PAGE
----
A man who has spent a decade under house arrest in France is awaiting a vote by lawmakers that could end his "open-air prison" or more likely, uphold it indefinitely. Kamel Daoudi served six years in prison for a plot to bomb the U.S. Embassy in Paris. Since then, he has been required to maintain a curfew, check in at a police precinct four times a day and to move whenever officials order him to. France's highest court ordered lawmakers to provide a legal justification.
, This photo taken on April 8, 2017 and provided by Kamel Daoudi shows him posing for a photo in Saint-Jean-d'Angely, France. A man who has spent a decade under house arrest in France is awaiting a vote on Thursday, Feb. 15, 2018 by French lawmakers that could end his “open-air prison” or more likely, uphold it indefinitely. Kamel Daoudi, who was born in Algeria, served six years in prison for a plot to bomb the U.S. Embassy in Paris. Since then, he has been required to check in at a police precinct five times a day and to move whenever officials order him to. (Daoudi family via AP)
14 of February 2018 18:09:53
PARIS (AP) — Kamel Daoudi's days are parceled out in intervals as unvarying as the alarm reminders on his tablet: 7 a.m., 9:15 a.m., 11:45 a.m., 3:15 p.m., 5:45 p.m., 9:00 p.m.
The times represent his nightly curfew and the exact minutes Daoudi must report to a French police precinct — terms of the house arrest he has lived under since 2008. A vote scheduled for Thursday is expected to continue "open-air prison" indefinitely.
Convicted in 2005 for a plot to bomb the U.S. Embassy in Paris, Daoudi was stripped of his French citizenship while awaiting trial and ordered expelled to Algeria, the country of his birth, after he served six years in prison.
But France has been repeatedly warned by Europe's top human rights court not to deport people to Algeria, which has a checkered history of torture and other human rights abuses. French officials took heed in Daoudi's case, but and imposed his indefinite house arrest in return.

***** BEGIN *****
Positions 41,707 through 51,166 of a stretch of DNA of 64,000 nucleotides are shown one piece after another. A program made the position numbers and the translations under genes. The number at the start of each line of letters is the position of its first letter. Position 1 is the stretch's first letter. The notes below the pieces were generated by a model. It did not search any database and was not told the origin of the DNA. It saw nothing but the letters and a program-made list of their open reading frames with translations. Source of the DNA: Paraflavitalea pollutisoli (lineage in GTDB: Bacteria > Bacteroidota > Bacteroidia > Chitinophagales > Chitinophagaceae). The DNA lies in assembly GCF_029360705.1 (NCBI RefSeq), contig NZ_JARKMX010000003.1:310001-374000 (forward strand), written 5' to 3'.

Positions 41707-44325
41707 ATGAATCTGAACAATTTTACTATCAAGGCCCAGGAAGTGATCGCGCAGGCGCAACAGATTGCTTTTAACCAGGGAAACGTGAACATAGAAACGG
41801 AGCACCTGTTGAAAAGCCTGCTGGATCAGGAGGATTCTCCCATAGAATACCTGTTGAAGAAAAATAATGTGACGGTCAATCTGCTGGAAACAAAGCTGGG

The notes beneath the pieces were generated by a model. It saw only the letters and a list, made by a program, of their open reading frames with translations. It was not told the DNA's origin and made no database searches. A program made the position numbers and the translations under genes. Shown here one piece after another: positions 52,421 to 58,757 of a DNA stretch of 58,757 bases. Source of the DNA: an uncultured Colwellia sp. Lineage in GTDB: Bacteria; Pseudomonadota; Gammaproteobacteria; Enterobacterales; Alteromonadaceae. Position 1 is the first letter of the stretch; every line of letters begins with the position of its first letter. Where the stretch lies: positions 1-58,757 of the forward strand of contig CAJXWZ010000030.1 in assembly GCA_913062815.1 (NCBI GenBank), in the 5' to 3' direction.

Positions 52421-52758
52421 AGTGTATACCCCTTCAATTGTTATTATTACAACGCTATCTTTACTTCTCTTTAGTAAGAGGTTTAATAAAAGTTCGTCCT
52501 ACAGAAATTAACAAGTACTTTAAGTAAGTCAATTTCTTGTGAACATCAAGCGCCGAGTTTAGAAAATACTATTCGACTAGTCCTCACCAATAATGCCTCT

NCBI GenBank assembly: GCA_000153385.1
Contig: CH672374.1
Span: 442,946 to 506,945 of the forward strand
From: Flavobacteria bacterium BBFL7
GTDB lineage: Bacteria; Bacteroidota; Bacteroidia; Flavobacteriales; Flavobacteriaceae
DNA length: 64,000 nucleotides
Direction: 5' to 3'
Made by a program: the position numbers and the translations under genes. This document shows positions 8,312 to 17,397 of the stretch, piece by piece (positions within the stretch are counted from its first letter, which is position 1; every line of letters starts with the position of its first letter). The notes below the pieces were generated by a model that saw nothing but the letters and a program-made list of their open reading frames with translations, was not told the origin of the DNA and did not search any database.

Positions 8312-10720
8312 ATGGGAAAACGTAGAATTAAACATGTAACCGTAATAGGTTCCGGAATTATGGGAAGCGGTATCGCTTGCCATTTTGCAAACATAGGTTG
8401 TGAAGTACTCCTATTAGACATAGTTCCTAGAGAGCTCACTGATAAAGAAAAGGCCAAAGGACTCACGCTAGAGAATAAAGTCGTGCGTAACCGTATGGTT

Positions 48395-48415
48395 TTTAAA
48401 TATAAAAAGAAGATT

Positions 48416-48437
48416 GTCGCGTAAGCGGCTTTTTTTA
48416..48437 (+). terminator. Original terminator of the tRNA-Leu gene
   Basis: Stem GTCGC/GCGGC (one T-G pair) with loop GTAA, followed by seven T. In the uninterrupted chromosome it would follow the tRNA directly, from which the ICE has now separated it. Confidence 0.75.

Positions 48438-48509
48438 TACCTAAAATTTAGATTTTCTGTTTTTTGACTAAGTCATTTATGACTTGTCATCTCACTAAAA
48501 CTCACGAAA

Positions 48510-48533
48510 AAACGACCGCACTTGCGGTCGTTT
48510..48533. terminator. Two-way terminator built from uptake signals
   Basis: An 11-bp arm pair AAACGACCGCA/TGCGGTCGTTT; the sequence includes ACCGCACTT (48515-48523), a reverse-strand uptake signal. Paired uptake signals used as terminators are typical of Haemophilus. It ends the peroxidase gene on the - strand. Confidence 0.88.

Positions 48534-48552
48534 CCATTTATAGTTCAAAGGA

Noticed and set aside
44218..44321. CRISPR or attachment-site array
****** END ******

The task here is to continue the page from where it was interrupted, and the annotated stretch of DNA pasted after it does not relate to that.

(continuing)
He appealed to France's highest court, which ruled in his favor on Nov. 30 and gave lawmakers until June 30 to provide the legal justification for the house arrest.
The vote scheduled for Thursday does just that — a measure allowing non-citizens who cannot be deported and are considered dangerous to have their movements indefinitely restricted. It also makes it easier to detain asylum-seekers who are considered flight risks.
"We absolutely have to be able to monitor the presence in France of potentially dangerous people, including some who have been convicted of terrorism," Senator Francois-Noel Buffet said in a Jan. 25 debate, acknowledging the revised law may be imperfect,
In what he called a desperate protest, Daoudi began a 133-hour hunger strike on Feb. 7, refusing food and drink until he risked missing one of his required daily check-ins. He recognizes the strike was almost certainly a vain effort to change lawmakers' minds.
"There's the rule, there are the exceptions, and there are the exceptions to the exceptions that give legal status to perpetual house arrest," he said in a phone interview on Day 2 of his hunger strike.
Daoudi, 43, has been required to move repeatedly since he first was placed under house arrest. His French wife and children stayed behind when he was relocated last year for the fifth time, 500 kilometers away to the southwestern town of Saint-Jean-d'Angely.
His wife left their children with relatives to be with him during the hunger strike. By Monday, she had taken over his Twitter account. He was posting again on Wednesday.
Daoudi's case arose in the aftermath of the Sept. 11, 2001, attacks in the United States. Charged alongside him with "terrorist association" was Djamel Beghal, the suspected ringleader of the plot that allegedly spanned five European countries. Beghal claimed his confession, upon which the case hinged, was obtained under torture in Dubai.
Daoudi and Beghal lived in the same apartment in the Paris suburb of Corbeille-Essonne. By mid-2001, both had made their way to Afghanistan, later telling judges they hoped to deepen their knowledge of Islam.
Daoudi denied any role in the plot, saying he was snared because of his association with Beghal, a fellow Algerian who also was subject to house arrest when he was released from prison.
Beghal went on to use his free time to mentor the extremist gunmen who attacked the satirical newspaper Charlie Hebdo and a Paris kosher supermarket in January 2015. He is back in prison.
Daoudi says he has distanced himself from that life, denying any hatred toward France, where he has lived since he was a child and where his wife and four children were born. He has not been charged with a crime since leaving prison.
"This is an allegation that just doesn't stand up," he said. "It stems from fear."
He said he has asked 35 countries to take him without a single response.
"Even the Interior Ministry acknowledges there is no chance I'll be accepted by another country."